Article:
Alternative solutions to running asynchronous code in a loop

Using traditional for loop for sequential executions

Using a traditional for(…;…;…) loop works with asynchronous operations. This solution is recommended if we want to preserve the order of operations in sequential order. We can quickly verify this by tweaking the valueLogger logic to use a for loop.

function displayValuesWithWait(value) {
  console.log("The current value is: ", value);
}

async function valueLogger() {
  const values = [1, 2, 3, 4, 5];

  console.log("Starting to display values");

  for (let i = 0; i < values.length; i++) {
    const value = values[i];
    console.log(
      "About to run displayValuesWithWait() process for value ",
      value
    );

    await displayValuesWithWait(value);

    console.log("Finished displayValuesWithWait() for value ", value);
  }

  console.log("Finished displaying values");
}

valueLogger();

Running the updated logic will output the following logs in the terminal:

The correct expected result after executing test.js code

Finally, we are getting the correct expected result from what we originally intended to execute with our first version of the valueLogger code.

Using for ... of loop for sequential executions

Another option is to use the alternative version of the for loop (for ... of).

function displayValuesWithWait(value) {
  console.log("The current value is: ", value);
}

async function valueLogger() {
  const values = [1, 2, 3, 4, 5];

  console.log("Starting to display values");

  for (const value of values) {
    console.log(
      "About to run displayValuesWithWait() process for value ",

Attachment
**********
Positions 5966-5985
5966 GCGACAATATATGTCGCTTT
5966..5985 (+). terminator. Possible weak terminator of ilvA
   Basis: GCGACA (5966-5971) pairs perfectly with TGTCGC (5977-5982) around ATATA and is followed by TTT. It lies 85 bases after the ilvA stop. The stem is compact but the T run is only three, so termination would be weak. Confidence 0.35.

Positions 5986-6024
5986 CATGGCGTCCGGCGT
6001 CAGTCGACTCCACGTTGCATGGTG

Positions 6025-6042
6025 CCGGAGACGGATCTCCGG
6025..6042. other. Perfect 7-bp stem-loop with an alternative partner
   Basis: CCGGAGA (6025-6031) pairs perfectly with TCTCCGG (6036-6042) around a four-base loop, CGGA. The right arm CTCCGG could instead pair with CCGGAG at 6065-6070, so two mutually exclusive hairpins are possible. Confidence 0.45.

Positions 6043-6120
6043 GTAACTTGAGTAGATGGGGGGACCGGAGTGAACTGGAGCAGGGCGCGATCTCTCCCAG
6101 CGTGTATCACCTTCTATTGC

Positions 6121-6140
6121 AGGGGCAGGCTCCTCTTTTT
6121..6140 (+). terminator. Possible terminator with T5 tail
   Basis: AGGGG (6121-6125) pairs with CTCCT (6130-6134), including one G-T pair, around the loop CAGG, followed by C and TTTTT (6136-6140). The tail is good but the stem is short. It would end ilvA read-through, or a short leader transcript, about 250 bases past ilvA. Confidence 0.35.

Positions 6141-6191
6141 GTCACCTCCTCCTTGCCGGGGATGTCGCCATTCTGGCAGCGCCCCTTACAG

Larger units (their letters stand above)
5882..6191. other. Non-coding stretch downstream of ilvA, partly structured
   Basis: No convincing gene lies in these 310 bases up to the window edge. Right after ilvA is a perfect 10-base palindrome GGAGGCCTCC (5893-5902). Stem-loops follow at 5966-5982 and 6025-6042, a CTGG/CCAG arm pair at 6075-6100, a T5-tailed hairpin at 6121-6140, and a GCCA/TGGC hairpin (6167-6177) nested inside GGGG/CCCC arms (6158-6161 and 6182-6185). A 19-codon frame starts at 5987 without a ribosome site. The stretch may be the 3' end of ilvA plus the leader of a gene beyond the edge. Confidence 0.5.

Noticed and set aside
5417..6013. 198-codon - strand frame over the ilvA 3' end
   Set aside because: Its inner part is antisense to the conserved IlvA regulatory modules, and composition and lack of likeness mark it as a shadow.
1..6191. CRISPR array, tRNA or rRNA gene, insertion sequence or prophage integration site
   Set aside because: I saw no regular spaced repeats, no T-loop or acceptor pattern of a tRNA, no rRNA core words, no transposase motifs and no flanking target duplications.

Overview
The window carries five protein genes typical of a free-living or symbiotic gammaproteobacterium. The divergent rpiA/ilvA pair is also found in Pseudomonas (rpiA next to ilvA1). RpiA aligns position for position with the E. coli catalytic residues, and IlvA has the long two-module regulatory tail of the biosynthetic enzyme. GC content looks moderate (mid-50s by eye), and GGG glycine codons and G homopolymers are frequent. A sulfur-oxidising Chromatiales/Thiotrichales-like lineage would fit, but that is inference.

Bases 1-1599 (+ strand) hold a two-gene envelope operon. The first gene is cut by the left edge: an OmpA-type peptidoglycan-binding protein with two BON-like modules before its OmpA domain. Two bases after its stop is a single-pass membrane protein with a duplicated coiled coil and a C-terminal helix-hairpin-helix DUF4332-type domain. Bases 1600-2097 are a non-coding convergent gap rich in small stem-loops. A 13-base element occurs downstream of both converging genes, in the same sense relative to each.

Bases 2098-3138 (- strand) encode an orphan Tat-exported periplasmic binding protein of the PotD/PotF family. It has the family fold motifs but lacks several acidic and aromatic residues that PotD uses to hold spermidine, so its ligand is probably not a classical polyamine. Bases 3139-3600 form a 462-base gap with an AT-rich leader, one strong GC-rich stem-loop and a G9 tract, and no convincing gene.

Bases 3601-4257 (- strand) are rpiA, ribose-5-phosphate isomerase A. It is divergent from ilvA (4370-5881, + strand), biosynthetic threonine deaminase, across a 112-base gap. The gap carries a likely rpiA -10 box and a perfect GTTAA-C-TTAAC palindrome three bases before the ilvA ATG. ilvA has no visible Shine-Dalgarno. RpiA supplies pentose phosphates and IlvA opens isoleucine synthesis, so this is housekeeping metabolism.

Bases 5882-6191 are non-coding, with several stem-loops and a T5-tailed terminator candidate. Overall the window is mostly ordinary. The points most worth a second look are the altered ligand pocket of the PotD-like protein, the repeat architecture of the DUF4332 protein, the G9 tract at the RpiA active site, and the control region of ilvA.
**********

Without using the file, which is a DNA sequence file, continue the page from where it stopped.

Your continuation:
value
    );

    await displayValuesWithWait(value);

    console.log("Finished displayValuesWithWait() for value ", value);
  }

  console.log("Finished displaying values");
}

valueLogger();

Using Promise.all and Array.map() for concurrent executions (Recommended)

It is possible to use Array.map() method to get an array of promises and execute all promises using Promise.all. Using Promise.all with Array.map() is recommended if we want to concurrently execute asynchronous code for each element in an array. Hence, improving the performance of the code.

function displayValuesWithWait(value) {
  console.log("The current value is: ", value);
}

async function valueLogger() {
  const values = [1, 2, 3, 4, 5]

  console.log("Starting to display values");

  await Promise.all(
    values.map(async (value) => {
      console.log(
        "About to run displayValuesWithWait() process for value ",
        value
      );

      await displayValuesWithWait(value);

      console.log("Finished displayValuesWithWait() for value ", value);
    })
  );

  console.log("Finished displaying values");
}

valueLogger();

Checking the logs from running the previous example will help us understand why the code is run concurrently.

Result after using Promise.all and array.map function

Notice how the logs are not in sequential order. If the logs were in sequential order, we would have seen a result like this: